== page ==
This Sunday, Erica and I posted our joint response to some unfortunate comments made by trans man porn star Buck Angel during an interview with Salon, in which he publicly bought into society’s trans-misogynistic victim-blaming narrative that trans women are being “disrespectful” if they do not disclose trans status in romantic/sexual relations with their partner. The following would be the most pertinent quote:
I’m a huge advocate for disclosure, because I believe a lot of people get themselves in bad situations because they do not disclose. For example, trans women who might hook up with a cis-gendered guy and then he goes home with her and finds out she has a penis and flips out and beats her up or kills her. That’s horrible, and I really believe by not disclosing it’s very disrespectful to the other person because they might not be into it and it makes them feel very freaked out about themselves.
Here I would like to elaborate on our previous response, more narrowly focusing on the issue of disclosure and drawing out more fully the implications of the above line of thinking.
In the initial posting, we touched on the case of Gwen Araujo, a trans woman of color who was tortured and then murdered by strangulation in Newark, California in October 2002 by four men, at least two of whom she had previously engaged in sexual relations.
According to the standard narrative of how events unfolded, it was during a party held at a private residence that these men began asking questions about Gwen’s status. One of them then went into the bathroom with Gwen and forced her to reveal her genitals against her will, confirming her trans status. It was this confirmation that preceded brutal violence in which Gwen was beaten on the head with a soup can and had a skillet smashed across her face. The setting only becomes more gruesome when we consider that much of the violence apparently occurred in front of party attendees.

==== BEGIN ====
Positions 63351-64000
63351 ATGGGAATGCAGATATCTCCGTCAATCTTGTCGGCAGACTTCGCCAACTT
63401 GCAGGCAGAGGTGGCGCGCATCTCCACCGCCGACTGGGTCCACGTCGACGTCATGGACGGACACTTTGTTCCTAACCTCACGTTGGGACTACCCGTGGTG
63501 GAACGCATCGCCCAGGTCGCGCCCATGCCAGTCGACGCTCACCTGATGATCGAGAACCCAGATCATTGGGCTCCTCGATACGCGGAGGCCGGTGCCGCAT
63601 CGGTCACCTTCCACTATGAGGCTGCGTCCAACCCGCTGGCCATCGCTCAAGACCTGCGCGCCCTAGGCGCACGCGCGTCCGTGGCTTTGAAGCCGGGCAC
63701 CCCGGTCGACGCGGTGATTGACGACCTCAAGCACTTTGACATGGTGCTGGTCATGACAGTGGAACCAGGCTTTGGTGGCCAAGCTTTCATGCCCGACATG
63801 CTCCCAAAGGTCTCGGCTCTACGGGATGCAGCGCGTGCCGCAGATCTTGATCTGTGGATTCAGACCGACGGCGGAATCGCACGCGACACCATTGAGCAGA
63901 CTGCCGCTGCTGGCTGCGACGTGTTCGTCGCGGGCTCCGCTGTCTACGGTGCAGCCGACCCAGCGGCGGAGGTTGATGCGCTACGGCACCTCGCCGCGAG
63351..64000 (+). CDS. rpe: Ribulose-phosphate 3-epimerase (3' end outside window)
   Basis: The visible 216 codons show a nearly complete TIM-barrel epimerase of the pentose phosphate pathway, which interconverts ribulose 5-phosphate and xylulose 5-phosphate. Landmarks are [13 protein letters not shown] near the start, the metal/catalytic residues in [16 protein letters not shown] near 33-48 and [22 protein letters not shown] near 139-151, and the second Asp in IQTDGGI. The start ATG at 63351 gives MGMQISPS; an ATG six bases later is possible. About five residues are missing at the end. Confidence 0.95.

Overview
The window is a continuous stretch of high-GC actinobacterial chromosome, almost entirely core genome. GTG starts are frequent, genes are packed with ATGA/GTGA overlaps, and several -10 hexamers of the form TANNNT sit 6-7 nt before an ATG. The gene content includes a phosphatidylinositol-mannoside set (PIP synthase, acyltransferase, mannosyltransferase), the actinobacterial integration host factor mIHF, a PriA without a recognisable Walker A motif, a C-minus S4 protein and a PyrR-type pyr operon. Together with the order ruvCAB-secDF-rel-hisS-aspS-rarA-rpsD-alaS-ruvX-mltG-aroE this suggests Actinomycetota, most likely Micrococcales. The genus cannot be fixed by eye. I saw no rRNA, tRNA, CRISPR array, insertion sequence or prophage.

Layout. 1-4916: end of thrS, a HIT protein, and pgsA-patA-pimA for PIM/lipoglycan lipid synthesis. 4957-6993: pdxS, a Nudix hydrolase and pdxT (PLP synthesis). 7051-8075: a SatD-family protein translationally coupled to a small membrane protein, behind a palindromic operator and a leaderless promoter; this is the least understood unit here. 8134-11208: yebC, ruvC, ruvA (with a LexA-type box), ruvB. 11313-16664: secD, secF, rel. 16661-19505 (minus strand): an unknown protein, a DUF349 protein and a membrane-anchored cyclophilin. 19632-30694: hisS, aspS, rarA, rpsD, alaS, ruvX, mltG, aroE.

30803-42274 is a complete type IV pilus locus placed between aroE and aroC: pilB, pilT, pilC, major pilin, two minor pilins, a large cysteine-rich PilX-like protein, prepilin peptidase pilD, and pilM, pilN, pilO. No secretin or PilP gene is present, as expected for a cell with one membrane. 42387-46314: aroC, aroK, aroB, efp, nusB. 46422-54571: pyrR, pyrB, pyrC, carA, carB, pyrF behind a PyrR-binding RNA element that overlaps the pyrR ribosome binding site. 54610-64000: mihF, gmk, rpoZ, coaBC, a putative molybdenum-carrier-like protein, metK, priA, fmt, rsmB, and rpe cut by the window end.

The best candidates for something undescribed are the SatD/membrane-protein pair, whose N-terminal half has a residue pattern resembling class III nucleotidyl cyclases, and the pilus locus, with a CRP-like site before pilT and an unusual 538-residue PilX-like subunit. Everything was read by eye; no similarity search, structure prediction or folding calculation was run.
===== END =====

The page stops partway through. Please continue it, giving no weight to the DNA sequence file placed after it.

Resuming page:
However, there are in fact several conflicting accounts of what actually happened, including some key gaps in this standard narrative.
One of Gwen’s murderers, Jason Chase Nabors, has acknowledged that he suspected her trans status all along. And while he further claims that the others did not realize that she was trans, oddly, in a letter to his girlfriend he acknowledged that he and one of the other attackers had discussed killing her days before the party at which her trans status was purportedly revealed (San Jose Mercury News, February 25, 2003, archived here).
Now, this is odd, because if the sole motivation for the murder is supposedly “panic” in response to Gwen’s status, why was Nabors discussing the murder with his friend days before it occurred? It seems clear that we have either a lie about the motive for the murder (i.e. did one of them desire to kill her before he even realized she was trans?) or we have a lie about the moment when a second attacker realized that Gwen was trans. I quite strongly suspect that the latter is the case, and that in fact at least two of Gwen’s attackers realized, on some level, that she was trans all along.
Now, given that the courts were apparently fully aware of this information, what are we to make of the “trans panic” defense that was used to obtain reduced sentences for those who murdered Gwen Araujo? Let me emphasize that it was not only the legal defense team for the murderers that bought into this line of thinking. In fact, it was the prosecutor Chris Lamiero in the case who is on record as stating:
Gwen being transgender was not a provocative act. She’s who she was. However, I would not further ignore the reality that Gwen made some decisions in her relation with these defendants that were impossible to defend. I don’t think most jurors are going to think it’s OK to engage someone in sexual activity knowing they assume you have one sexual anatomy when you don’t.
In other words, the defense, the prosecution, the public-at-large, and just about everyone down the line bought into the idea of this idea of “panic” regarding Gwen’s status, despite the available evidence to the contrary. What are we to make of this?